DHS deploys A.I. surveillance tool to detect ‘sentiment and emotion’ in online posts

It would appear that the U.S. Government has spent millions of dollars to move this nation closer to an Orwellian nightmare.

According to a report from 404 Media, “Customs and Border Protection (CBP), part of the Department of Homeland Security, has bought millions of dollars worth of software from a company that uses artificial intelligence to detect ‘sentiment and emotion’ in online posts.”

The outlet cites in its report “a cache of documents” it obtained via “Freedom of Information Act requests with CBP and other U.S. law enforcement agencies.”

“CBP told 404 Media it is using technology to analyze open source information related to inbound and outbound travelers who the agency believes may threaten public safety, national security, or lawful trade and travel,” the outlet reveals. “In this case, the specific company called Fivecast also offers ‘AI-enabled’ object recognition in images and video, and detection of ‘risk terms and phrases’ across multiple languages, according to one of the documents.”

According to its website, Fivecast “is a global provider of open-source intelligence solutions, delivering targeted data collection and AI-enabled risk analytics.”

“Delivering more than monitoring,” the company states, “Fivecast solutions explore unprecedented amounts of digital data and deliver deep, actionable insights.”

While the company says it collects data from large social media platforms such as Facebook, it clearly wishes to appeal to those looking for potentially problematic posts on traditionally conservative websites.

“Marketing materials promote the software’s ability to provide targeted data collection from big social platforms like Facebook and Reddit,” 404 reports, “but also specifically names smaller communities like 4chan, 8kun, and Gab.”

“To demonstrate its functionality,” 404 continues, “Fivecast promotional materials explain how the software was able to track social media posts and related Persons-of-Interest starting with just ‘basic bio details’ from a New York Times Magazine article about members of the far-right paramilitary Boogaloo movement.”

CPB has relied on AI to monitor “travelers and targets, which can include U.S. citizens,” the outlet notes.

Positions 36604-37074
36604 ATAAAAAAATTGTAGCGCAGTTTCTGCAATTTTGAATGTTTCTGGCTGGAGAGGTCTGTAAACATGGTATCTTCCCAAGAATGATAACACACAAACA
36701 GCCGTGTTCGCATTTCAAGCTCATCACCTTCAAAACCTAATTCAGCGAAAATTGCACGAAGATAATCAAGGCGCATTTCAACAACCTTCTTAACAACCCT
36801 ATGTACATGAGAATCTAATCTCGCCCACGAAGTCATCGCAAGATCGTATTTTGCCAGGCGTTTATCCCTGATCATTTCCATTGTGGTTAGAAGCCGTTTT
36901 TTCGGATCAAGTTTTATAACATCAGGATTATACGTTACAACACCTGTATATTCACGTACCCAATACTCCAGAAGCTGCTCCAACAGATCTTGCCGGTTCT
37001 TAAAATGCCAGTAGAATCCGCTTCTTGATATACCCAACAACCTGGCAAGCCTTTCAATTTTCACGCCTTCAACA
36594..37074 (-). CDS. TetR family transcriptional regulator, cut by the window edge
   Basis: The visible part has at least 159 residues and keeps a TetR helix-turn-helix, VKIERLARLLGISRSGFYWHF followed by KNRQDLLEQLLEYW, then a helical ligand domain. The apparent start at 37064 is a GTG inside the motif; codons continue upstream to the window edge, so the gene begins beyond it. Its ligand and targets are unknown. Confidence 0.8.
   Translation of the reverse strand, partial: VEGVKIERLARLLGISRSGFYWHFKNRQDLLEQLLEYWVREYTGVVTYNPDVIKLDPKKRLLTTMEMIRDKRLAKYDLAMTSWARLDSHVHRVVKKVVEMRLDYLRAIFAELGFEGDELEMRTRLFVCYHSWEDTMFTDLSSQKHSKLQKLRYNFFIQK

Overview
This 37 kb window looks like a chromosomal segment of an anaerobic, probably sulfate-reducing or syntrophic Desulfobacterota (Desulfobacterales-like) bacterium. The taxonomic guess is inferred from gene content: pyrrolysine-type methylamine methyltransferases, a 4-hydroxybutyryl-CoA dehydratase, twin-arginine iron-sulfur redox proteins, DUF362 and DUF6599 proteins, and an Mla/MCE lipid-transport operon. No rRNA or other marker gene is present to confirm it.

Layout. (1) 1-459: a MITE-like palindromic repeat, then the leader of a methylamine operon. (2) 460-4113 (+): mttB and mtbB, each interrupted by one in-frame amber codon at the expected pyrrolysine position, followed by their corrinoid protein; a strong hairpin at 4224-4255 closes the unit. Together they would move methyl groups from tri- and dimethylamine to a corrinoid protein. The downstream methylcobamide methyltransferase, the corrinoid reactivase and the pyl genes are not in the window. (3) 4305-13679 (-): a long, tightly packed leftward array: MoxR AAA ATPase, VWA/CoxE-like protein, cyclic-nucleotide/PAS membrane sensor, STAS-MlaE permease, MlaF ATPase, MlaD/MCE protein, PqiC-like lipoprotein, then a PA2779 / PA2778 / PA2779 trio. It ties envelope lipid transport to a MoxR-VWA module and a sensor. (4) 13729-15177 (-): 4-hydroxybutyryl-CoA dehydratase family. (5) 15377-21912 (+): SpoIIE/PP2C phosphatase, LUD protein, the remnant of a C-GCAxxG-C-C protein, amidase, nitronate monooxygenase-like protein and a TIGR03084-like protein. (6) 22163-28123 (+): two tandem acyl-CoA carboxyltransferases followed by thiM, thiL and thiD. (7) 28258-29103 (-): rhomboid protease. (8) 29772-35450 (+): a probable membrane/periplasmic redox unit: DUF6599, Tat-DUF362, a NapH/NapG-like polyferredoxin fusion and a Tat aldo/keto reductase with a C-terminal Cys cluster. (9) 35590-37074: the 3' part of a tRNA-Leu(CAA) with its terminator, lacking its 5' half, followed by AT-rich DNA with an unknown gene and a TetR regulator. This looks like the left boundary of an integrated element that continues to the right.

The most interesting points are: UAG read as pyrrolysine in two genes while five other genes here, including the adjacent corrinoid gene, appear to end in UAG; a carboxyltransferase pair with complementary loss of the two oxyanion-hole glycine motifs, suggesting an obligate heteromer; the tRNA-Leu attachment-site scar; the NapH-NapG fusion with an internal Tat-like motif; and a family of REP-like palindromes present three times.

“In May, I revealed CBP’s use of another AI tool to screen travelers which could link peoples’ social media posts to their Social Security number and location data,” writes the report’s author, Joseph Cox. “This latest news shows that CBP has deployed multiple AI-powered systems, and provides insight into what exactly these tools claim to be capable of while raising questions about their accuracy and utility.”

In an email to 404, Patrick Toomey, deputy director of the ACLU’s National Security Project, called the AI tools “junk science.”

“CBP should not be secretly buying and deploying tools that rely on junk science to scrutinize people’s social media posts, claim to analyze their emotions, and identify purported ‘risks,'” Toomey wrote.

Cox details one of the documents the outlet obtained, and its content is hair-raising:

One document obtained by 404 Media marked “commercial in confidence” is an overview of Fivecast’s “ONYX” product.

In it Fivecast says its product can be used to target individuals or groups, single posts, or events. As well as collecting from social media platforms big and small, Fivecast users can also upload their own “bulk” data, the document says.

Fivecast says its tool has been built “in consultation” with Five Eyes law enforcement and intelligence agencies, those being agencies from the U.S., United Kingdom, Canada, Australia, and New Zealand. Specifically on building “person-of-interest” networks, the tool “is optimized for this exact requirement.”


The emotional state of the users — feelings such as “anger,” “disgust,” “fear,” “joy,” “sadness” and “surprise” — can be detected over time, according to charts contained in the Fivecast document.

“One chart shows peaks of anger and disgust throughout an early 2020 timeframe of a target, for example,” 404 reports.

“Logistical difficulties of AI assessing human emotion aside, this would theoretically open the door for the government to surveil and censor not just the substance of speech, but also the alleged emotion behind that speech (which could potentially at some point be admissible in court to impune the intent/motive of defendants),” wrote Ben Bartee for PJ Media. “It’s almost impossible to overestimate the dystopian applications of this technology, which for obvious reasons governments around the world are eager beavers to adopt.”

“The public knows far too little about CBP’s Counter Network Division, but what we do know paints a disturbing picture of an agency with few rules and access to an ocean of sensitive personal data about Americans,” Toomey told 404. “The potential for abuse is immense.”

Melissa Fine


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